Francesc Català-Roca

Museo Nacional Centro de Arte Reina Sofía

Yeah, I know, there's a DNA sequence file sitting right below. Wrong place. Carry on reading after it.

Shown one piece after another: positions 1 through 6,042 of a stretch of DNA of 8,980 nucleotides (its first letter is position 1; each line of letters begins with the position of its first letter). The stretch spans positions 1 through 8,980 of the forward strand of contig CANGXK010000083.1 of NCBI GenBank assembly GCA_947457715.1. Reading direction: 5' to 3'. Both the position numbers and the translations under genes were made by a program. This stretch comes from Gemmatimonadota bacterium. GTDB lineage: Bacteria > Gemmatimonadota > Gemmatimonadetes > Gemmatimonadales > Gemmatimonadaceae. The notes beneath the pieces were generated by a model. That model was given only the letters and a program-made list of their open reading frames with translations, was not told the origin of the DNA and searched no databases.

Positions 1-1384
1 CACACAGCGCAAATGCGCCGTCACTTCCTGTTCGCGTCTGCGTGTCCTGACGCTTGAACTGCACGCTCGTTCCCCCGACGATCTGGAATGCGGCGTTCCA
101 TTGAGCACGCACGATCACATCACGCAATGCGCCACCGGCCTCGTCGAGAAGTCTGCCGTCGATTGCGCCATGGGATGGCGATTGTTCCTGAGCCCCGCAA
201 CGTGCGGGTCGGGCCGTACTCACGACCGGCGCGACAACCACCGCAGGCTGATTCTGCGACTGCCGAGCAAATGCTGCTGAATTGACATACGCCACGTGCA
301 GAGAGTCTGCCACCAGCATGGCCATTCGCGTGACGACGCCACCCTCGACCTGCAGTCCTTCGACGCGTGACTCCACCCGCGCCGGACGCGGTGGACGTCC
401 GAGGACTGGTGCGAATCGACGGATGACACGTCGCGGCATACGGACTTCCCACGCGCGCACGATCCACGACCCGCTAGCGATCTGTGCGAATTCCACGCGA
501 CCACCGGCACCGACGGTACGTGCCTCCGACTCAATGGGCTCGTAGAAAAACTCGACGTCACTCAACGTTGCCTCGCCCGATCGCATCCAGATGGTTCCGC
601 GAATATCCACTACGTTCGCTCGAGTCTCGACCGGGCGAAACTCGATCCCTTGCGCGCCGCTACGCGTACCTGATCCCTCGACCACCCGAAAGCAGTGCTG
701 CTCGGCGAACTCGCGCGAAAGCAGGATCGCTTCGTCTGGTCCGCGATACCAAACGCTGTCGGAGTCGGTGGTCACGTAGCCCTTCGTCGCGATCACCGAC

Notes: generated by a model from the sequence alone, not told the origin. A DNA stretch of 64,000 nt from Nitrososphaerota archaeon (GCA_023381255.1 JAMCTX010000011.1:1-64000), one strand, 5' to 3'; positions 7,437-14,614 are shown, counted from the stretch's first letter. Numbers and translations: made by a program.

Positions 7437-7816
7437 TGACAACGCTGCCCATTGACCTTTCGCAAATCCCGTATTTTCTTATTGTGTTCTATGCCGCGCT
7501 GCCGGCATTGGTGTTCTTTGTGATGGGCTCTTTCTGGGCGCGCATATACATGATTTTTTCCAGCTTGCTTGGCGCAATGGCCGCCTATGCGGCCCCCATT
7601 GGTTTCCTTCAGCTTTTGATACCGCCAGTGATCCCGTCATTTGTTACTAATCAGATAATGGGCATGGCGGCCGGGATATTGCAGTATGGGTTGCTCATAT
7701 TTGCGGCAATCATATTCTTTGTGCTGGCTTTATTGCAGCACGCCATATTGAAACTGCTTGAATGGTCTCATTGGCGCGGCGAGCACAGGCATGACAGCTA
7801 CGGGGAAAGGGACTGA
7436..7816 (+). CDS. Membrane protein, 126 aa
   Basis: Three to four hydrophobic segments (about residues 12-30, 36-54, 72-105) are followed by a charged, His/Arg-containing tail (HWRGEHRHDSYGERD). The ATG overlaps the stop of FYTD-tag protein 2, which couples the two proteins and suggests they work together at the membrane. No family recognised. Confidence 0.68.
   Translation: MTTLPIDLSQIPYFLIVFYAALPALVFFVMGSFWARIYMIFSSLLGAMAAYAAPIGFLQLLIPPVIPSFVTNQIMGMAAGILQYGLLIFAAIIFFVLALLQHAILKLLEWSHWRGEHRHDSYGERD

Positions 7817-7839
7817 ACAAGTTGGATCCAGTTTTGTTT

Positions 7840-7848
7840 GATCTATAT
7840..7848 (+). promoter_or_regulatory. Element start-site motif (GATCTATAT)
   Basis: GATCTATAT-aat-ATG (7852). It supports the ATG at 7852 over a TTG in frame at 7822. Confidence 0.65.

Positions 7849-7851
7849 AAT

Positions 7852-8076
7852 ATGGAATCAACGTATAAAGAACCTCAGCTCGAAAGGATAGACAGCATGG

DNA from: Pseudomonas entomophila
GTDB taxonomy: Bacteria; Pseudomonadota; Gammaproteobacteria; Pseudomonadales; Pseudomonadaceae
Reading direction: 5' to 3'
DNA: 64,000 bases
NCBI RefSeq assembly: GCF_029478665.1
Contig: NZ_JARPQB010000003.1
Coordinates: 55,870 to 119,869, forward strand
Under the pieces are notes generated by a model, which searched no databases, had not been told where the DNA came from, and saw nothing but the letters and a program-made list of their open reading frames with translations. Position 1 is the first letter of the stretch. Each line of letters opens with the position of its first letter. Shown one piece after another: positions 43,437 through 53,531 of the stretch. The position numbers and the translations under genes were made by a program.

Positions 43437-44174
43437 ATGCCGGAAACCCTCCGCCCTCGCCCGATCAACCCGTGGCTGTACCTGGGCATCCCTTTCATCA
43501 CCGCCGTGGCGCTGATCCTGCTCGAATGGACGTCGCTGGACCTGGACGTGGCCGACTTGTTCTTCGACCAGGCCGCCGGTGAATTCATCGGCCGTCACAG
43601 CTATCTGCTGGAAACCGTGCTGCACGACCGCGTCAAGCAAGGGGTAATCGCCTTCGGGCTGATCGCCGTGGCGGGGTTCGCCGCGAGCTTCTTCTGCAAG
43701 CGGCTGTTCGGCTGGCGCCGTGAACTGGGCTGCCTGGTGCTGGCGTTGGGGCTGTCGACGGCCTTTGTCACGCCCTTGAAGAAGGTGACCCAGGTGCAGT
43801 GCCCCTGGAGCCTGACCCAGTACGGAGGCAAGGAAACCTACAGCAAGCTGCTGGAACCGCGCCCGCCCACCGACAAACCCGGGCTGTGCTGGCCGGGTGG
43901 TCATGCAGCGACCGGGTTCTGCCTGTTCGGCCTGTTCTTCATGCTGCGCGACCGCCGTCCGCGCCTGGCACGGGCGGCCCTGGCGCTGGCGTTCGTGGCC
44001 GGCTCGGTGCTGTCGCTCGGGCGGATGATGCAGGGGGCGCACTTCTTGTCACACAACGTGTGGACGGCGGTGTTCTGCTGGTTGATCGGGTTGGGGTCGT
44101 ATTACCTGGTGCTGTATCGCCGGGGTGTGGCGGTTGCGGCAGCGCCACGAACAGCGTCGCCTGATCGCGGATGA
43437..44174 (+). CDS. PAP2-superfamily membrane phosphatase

Spanish culture grew lethargic after the civil war. Economic hardship, the absence of great figures such as Buñuel, García Lorca, and Dalí, among others, who were either in exile or dead, and an oppressive social environment constituted a fertile terrain for cultural mediocrity. That’s why the fresh and energetic contribution of Francesc Català-Roca (1922–98) was so unusual; his direct way of making images had few immediate precedents in the country’s culture. He was the first of a brilliant generation of photographers that emerged in the ’50s. Until recently denied any real public recognition, they are now considered one of the most important creative phenomena in recent Spanish culture. Gabriel Cualladó, Ramón Massats, Francisco Ontañón, Joan Colom, and Carlos Pérez Siquier were among Català-Roca’s creative peers, and, like him, they embraced the documentary and neorealist

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